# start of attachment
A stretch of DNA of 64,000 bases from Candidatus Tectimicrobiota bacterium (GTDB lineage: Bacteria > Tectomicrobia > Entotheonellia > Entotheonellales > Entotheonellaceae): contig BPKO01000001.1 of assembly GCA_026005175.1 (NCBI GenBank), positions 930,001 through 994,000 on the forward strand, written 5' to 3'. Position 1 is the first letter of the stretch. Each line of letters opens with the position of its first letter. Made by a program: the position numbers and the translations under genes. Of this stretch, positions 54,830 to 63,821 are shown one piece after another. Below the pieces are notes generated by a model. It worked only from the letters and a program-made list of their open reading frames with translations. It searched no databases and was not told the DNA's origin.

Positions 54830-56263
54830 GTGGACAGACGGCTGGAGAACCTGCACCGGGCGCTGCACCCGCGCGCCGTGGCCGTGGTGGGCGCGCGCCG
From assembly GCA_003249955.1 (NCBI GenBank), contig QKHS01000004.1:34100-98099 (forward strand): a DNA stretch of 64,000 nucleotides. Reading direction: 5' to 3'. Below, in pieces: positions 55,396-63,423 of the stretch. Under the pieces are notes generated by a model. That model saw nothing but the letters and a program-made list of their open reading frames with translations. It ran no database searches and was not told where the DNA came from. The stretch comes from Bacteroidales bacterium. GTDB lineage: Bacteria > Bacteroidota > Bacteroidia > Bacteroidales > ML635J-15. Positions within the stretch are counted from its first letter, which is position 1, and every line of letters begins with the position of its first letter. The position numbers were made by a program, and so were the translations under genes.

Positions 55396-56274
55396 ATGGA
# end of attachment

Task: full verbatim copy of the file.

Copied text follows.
A stretch of DNA of 64,000 bases from Candidatus Tectimicrobiota bacterium (GTDB lineage: Bacteria > Tectomicrobia > Entotheonellia > Entotheonellales > Entotheonellaceae): contig BPKO01000001.1 of assembly GCA_026005175.1 (NCBI GenBank), positions 930,001 through 994,000 on the forward strand, written 5' to 3'. Position 1 is the first letter of the stretch. Each line of letters opens with the position of its first letter. Made by a program: the position numbers and the translations under genes. Of this stretch, positions 54,830 to 63,821 are shown one piece after another. Below the pieces are notes generated by a model. It worked only from the letters and a program-made list of their open reading frames with translations. It searched no databases and was not told the DNA's origin.

Positions 54830-56263
54830 GTGGACAGACGGCTGGAGAACCTGCACCGGGCGCTGCACCCGCGCGCCGTGGCCGTGGTGGGCGCGCGCCG
From assembly GCA_003249955.1 (NCBI GenBank), contig QKHS01000004.1:34100-98099 (forward strand): a DNA stretch of 64,000 nucleotides. Reading direction: 5' to 3'. Below, in pieces: positions 55,396-63,423 of the stretch. Under the pieces are notes generated by a model. That model saw nothing but the letters and a program-made list of their open reading frames with translations. It ran no database searches and was not told where the DNA came from. The stretch comes from Bacteroidales bacterium. GTDB lineage: Bacteria > Bacteroidota > Bacteroidia > Bacteroidales > ML635J-15. Positions within the stretch are counted from its first letter, which is position 1, and every line of letters begins with the position of its first letter. The position numbers were made by a program, and so were the translations under genes.

Positions 55396-56274
55396 ATGGA